6. Ultimately, the only opinion that really matters is your own. You need to listen for yourself - none of us here can do that for you.
  7. Hope it's ok to interrupt your thread to ask this related question. Apologies it not. When entering the position of a loudspeaker in Sound Optimisation, the measurements are taken from the outside front corner. I've taken that to mean the right of the right speaker and the left of the left speaker. What is the correct place to measure the position of a single mono or LFE subwoofer from? Many thanks.
  8. Enjoy your upgrade, Paul. It'll be fantastic. One way or another, I hope to join the Exakt surround club too after I've moved house.
  9. As it happens, I have some blues recordings that were transferred from the original scratchy old 78s to reel to reel by enthusiasts in US during the 1960s. A decade or so later I copied them to cassettes. Then the cassettes were copied to CDRs. More recently, I digitalised the cassettes for second time to FLAC thanks to Doomhammer. I doubt if I’ve lost too much in the process, although I’d love to hear the original 78s on a modern turntable. They are probably worth a small fortune and in the hands of collectors.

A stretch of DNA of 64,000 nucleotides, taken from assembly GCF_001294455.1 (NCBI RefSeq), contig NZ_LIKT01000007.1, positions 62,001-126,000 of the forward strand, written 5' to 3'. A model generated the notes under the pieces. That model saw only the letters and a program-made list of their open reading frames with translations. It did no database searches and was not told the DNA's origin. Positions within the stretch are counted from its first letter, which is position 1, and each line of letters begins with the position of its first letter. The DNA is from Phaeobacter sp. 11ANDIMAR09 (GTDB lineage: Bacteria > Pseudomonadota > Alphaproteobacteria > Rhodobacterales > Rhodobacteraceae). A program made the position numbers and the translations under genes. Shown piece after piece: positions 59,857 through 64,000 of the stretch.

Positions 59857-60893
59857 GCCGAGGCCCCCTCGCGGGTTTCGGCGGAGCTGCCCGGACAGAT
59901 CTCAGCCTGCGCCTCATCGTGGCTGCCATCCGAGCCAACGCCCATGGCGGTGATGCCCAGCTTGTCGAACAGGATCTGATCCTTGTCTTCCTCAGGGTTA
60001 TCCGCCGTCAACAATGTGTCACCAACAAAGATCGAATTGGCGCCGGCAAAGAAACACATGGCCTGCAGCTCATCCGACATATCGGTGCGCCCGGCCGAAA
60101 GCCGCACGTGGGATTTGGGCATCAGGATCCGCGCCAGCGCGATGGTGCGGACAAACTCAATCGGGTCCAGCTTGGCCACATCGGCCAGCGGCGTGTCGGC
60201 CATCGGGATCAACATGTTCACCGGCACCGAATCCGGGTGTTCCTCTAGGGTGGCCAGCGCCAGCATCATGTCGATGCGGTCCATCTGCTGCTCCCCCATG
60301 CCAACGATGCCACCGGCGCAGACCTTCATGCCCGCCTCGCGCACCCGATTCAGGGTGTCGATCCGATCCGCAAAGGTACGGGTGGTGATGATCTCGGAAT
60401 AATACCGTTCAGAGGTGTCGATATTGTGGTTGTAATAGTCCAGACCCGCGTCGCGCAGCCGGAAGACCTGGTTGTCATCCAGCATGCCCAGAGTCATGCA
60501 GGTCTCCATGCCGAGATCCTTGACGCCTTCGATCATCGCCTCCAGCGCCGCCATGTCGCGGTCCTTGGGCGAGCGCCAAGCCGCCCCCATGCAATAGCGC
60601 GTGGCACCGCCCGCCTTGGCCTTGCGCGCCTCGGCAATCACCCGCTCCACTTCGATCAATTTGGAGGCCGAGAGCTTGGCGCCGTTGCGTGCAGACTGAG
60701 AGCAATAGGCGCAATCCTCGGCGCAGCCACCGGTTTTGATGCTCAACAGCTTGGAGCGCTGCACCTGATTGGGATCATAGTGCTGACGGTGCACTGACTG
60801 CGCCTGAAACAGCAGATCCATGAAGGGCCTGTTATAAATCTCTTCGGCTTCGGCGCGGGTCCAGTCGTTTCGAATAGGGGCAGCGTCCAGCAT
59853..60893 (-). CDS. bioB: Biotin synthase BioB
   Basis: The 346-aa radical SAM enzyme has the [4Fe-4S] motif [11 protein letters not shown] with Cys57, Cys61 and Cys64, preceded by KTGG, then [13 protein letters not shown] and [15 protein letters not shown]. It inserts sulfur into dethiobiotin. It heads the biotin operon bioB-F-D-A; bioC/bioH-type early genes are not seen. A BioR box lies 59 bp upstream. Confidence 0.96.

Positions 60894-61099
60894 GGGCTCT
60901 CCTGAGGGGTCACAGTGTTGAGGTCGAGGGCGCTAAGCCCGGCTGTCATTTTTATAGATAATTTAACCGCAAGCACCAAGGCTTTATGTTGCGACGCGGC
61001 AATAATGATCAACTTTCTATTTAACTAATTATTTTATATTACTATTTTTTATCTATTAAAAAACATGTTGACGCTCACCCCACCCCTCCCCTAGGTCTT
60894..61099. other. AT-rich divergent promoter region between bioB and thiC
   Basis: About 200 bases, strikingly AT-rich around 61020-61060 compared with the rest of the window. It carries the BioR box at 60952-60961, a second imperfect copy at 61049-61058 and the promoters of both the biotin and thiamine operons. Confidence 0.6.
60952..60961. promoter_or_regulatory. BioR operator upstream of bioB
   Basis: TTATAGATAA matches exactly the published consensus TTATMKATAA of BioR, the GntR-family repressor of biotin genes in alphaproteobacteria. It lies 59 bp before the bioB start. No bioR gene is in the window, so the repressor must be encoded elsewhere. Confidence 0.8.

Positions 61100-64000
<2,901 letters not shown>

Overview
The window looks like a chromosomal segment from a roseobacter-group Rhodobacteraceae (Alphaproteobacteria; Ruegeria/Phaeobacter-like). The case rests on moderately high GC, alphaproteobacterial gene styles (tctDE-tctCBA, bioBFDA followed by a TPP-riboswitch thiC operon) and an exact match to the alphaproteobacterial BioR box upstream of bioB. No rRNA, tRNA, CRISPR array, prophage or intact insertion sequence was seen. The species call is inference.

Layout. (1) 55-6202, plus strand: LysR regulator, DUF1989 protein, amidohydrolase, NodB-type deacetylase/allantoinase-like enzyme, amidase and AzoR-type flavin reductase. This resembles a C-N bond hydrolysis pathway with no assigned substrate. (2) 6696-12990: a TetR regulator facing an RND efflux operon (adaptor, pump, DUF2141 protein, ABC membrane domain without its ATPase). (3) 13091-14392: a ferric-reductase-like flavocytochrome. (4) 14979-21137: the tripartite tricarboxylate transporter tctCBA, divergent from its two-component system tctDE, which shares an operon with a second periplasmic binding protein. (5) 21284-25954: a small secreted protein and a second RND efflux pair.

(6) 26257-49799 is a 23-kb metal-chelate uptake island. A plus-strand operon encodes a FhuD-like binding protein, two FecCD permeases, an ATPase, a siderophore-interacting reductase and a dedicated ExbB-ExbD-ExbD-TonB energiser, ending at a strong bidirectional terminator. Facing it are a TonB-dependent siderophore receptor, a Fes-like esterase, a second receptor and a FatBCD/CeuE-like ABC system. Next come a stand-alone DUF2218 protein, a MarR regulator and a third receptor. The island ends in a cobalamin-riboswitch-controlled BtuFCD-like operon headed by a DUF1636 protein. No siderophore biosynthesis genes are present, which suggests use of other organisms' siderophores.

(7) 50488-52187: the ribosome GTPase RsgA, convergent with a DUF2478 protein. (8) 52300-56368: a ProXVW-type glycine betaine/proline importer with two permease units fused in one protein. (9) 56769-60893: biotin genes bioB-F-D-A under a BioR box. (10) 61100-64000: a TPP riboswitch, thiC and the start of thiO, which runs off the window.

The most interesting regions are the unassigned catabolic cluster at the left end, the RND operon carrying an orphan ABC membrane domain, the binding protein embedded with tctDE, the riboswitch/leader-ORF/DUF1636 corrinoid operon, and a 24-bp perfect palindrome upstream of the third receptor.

10. I agree that the sound quality of the recordings made with Songcorder are very close that of the turntable. Also, I've preserved by digitalising some old blues recordings I had on tape. I've used Sound Forge to split up the tracks and Mp3tag to add metadata and album covers. The only downside is that turntable technology moves on (eg Urika II and Karousel) and recordings are obviously fixed at the level of the turntable used. To take advantage of LP12 upgrades, they would need to be redone.